These workbooks cover the GCSE syllabus and form a beginner’s course which takes between two and four years to teach. The workbooks come in a multimedia version which can be used by students to link to the accompanying video tutorials; and a pdf version, which can be downloaded, printed and used by students to write in.

Tablet users may have to open the multimedia version of the workbooks using a separate app, such as iBooks etc.

Unit_1  Unit_2  Unit_3   Unit_4

In addition to the workbooks, there are worksheets which can be printed out and assembled back to back to form a laminated writing sheet, which can be used with a non-permanent whiteboard marker to practise the hiragana, katakana or kanji introduced in each unit.

The following guides also provide a useful revision tool and cover the whole syllabus:

GCSE Revision Guide 2009 Syllabus

GCSE Kanji Book 2009 Syllabus

Key Questions and Answers for the GCSE oral exam: Use the sound and written files to practise for your oral exam.

20 thoughts on “GCSE

  1. Hi,
    I am 14 and am wondering the best way to study Japanese. I can write in kana but I would like to learn the language properly. All resource I have found previously are too simple or based on older people. Can you help?

    • Hi Antonia,
      I am not sure where you are living – but the Japan Foundation (in London if you are in the UK) is the first place to start. They can help you with tutors and other materials and information, including online learning resources.
      Good Luck,

    • Hi Antonia,
      Have a look at the resources on the Japan Foundation website in London. This will give you a feel for the many resources which are available to support your Japanese study. I am sure that you will be able to find an appropriate level amongst the material they list. There are great online resources – if you wish to pay for a subscription I would recommend FluentU, which uses authentic videos to teach the language.
      Best wishes

  2. Hello, I am 14 and self teaching Japanese, these workbooks have been EXTREMELY helpful and I don’t know what I would do without them, thank you so so much. However, in the writing exam we have to give extended answers on topics such as the environment and the culture of japan, as well as leisure activities etc. Do you know anywhere where I could read about the specific topics (especially environment) which are needed for the gcse since I do not know where to find this information. If you have made anything based on these topics which would be helpful to me, please let me know!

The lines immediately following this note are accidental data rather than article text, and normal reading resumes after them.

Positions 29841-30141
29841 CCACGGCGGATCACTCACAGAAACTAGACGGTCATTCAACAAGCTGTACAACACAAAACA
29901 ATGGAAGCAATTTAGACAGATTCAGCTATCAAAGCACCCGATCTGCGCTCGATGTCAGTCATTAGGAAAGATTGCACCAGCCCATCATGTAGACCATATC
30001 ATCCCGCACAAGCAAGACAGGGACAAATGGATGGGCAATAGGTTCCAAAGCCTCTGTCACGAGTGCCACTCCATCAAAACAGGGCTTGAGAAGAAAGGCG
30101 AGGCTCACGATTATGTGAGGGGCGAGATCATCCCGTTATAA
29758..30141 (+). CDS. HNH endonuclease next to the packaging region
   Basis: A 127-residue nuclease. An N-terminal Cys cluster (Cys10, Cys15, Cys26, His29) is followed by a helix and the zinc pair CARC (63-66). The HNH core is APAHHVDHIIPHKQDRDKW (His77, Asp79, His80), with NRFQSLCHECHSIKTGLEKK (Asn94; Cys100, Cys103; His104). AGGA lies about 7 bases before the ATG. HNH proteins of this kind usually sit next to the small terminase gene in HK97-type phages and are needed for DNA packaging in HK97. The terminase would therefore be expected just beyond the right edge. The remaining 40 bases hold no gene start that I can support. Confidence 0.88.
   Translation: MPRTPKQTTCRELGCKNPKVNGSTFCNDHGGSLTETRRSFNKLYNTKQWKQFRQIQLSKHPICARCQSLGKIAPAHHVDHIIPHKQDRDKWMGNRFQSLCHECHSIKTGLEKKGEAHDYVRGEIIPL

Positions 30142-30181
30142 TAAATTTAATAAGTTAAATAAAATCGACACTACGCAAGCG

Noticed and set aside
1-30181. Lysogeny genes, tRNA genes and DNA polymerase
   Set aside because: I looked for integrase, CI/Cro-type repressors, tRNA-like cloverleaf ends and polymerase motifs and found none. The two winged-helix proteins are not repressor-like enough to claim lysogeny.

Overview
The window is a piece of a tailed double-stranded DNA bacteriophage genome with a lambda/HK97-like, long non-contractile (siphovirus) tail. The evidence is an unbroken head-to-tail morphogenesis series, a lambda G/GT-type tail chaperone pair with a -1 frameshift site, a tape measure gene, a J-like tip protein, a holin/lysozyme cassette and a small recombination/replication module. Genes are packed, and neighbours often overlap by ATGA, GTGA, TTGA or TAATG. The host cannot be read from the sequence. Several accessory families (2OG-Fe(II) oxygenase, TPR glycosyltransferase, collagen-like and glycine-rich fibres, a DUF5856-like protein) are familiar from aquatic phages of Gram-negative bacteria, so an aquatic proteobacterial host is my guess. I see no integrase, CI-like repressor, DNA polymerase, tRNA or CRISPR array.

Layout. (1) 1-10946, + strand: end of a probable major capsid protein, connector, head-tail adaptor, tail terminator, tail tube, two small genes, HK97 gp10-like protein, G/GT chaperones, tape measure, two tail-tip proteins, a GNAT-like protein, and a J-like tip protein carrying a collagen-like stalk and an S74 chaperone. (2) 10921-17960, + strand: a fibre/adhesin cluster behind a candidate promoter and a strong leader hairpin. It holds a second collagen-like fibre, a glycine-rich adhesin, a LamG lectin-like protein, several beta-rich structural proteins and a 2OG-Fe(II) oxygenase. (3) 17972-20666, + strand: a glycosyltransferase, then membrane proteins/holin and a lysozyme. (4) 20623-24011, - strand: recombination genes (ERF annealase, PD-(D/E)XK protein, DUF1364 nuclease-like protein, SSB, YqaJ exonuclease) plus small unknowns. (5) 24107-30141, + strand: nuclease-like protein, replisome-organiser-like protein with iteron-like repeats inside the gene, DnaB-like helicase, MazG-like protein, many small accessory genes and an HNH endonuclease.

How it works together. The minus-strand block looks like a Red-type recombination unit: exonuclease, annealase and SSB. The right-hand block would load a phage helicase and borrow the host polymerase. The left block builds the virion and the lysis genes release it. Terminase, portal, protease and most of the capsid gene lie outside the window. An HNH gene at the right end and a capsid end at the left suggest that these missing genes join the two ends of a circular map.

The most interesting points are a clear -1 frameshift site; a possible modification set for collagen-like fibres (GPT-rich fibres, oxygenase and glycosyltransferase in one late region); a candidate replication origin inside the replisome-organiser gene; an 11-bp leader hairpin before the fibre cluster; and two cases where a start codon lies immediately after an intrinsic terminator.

• Hi Abi,
      If you cover everything in the workbooks you should be fine for the GCSE. If you want to extend your knowledge of particular subject areas you can find some excellent resources on the Japan Foundation London website.

  3. Thanks so much! I’m 11 and have a Japanese tutor and thinking of taking a Japanese GCSE, all the resources on this site are very helpful and I am looking forward to studying the subject more,
    Thanks and regards

  4. These look perfect for my children who are self studying for the GCSE at home. We’d like a price for you printing it all and send it out to us. Would this be possible?

    • Dear Steven,
      I’m afraid that I’m not able to print the books and send them, but as they are freely downloadable you should be able to find a place where they are able to print the material for you.
      Best wishes

  5. Hello, I am thinking of starting to teach my own children Japanese ( I have been teaching Japanese previously , but not in the UK and mainly adults) What would you recommend as the first starting point for 11 and 13 y olds? My children are homeschooled and I would like to prepare them for GCSE myself
    Thank you
    Lela Pertia

    • Dear Lela,
      The four workbooks in the GCSE section more or less cover the GCSE syllabus, so I would work through them first, then do past papers to make sure you have covered everything.

  6. i’m studying japanese at GCSE level, i was wondering if you had anything specifically on learing kanji. any books you could reccomend?

  7. Hi,

    Thanks for including these study resources. I just wondered if there has been a change in the syllabus now they have introduced 1-9 scoring.

    Many thanks,


  8. Hello, many thanks for everything on here as it has helped very much. I’m now moving on to unit three in my self study and I’m just wondering about the genkouyoushi section at the end of unit two and three. What exactly are they for? I understand it’s for writing practice but are we to write about anything specific?

    Thanks again,

    • Dear Naomi,
      I use the genkouyoushi to ask my students to write small sakubun (essays) on the topics which arise in the workbooks.I am impressed that you are using the books for self-study. I hope they are useful!

  9. I have been using your workbooks and kanji books for years. My students love your books. We are very grateful to you. Some of my students this year created exercises based on your Kanji books and your Grammar book,

    A year 12 made A-level Kanji on Memorise site called Japanese A-level Kanji
    A year 10 made Quizlet kanji section for GCSE the number corresponds with Anne sensei’s GCSE Kanji book search for lottiebutler
    A group of students made a section at the Memorise website for GCSE vocab, search for lstock

    I have not yet managed to proof read all of them so probably you may find some typos but hope they help students of GCSE and A level.

    • Dear Hisaka,
      Thank you so much for sharing this. I am sure everyone will find them useful!

    • They are being upgraded as we speak, and a quick look at the inside cover will tell you which syllabus it is for. I will upload as I finish each revised workbook.

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